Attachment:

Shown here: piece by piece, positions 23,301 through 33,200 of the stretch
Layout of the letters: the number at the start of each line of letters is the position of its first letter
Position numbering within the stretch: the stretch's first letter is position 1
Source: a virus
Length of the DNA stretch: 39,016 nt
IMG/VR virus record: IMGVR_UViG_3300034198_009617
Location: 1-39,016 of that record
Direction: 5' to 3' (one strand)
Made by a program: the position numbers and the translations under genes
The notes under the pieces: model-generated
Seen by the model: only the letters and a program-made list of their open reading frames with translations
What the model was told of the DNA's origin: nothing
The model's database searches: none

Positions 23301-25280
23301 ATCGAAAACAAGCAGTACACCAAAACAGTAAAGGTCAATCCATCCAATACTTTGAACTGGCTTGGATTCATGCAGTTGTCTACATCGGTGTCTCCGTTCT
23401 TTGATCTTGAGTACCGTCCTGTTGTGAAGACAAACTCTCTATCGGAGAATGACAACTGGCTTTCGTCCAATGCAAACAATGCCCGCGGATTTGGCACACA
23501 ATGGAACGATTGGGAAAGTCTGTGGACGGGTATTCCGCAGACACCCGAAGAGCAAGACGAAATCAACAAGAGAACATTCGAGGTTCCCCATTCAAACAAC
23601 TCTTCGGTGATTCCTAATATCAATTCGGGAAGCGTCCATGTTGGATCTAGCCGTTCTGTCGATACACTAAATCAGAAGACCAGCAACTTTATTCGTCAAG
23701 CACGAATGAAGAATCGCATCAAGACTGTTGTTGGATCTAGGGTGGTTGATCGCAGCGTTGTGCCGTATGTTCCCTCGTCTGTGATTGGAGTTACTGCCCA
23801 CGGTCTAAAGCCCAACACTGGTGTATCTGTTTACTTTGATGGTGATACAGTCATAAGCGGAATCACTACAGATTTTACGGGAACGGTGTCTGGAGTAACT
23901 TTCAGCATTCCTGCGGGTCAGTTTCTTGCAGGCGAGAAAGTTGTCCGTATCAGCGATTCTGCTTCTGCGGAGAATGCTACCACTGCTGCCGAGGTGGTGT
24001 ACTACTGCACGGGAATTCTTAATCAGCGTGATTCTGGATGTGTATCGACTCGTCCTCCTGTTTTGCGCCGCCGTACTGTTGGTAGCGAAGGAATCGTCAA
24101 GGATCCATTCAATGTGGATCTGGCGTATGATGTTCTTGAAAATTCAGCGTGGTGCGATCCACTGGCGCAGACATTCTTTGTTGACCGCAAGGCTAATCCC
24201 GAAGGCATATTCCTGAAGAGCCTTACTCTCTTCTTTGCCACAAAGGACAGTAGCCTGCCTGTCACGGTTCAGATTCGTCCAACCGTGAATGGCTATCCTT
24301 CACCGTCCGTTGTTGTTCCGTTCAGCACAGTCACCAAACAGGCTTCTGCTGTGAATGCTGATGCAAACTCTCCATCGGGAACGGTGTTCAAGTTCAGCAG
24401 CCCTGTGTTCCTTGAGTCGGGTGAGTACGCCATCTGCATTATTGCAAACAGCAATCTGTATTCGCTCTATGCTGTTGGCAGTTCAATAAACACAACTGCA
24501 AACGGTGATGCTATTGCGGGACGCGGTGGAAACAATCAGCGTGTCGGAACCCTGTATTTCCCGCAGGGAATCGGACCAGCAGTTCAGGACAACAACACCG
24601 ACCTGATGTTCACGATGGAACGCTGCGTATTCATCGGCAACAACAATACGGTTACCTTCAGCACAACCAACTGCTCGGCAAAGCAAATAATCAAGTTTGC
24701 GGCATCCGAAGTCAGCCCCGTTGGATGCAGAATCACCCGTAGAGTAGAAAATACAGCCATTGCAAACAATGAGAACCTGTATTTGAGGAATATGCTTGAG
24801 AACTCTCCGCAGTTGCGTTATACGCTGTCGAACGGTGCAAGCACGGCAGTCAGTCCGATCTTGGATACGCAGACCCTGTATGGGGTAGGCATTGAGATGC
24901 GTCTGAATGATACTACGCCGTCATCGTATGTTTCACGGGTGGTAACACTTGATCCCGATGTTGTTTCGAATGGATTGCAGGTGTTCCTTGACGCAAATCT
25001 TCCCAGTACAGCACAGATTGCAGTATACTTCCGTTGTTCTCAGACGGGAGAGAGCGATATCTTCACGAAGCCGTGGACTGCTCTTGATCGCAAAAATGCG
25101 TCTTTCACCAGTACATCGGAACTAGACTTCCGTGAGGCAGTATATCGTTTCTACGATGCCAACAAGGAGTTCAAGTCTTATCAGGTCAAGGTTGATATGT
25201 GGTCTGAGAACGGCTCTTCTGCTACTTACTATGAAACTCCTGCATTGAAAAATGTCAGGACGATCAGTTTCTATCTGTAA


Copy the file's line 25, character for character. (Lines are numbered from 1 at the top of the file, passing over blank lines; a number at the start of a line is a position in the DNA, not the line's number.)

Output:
24301 CACCGTCCGTTGTTGTTCCGTTCAGCACAGTCACCAAACAGGCTTCTGCTGTGAATGCTGATGCAAACTCTCCATCGGGAACGGTGTTCAAGTTCAGCAG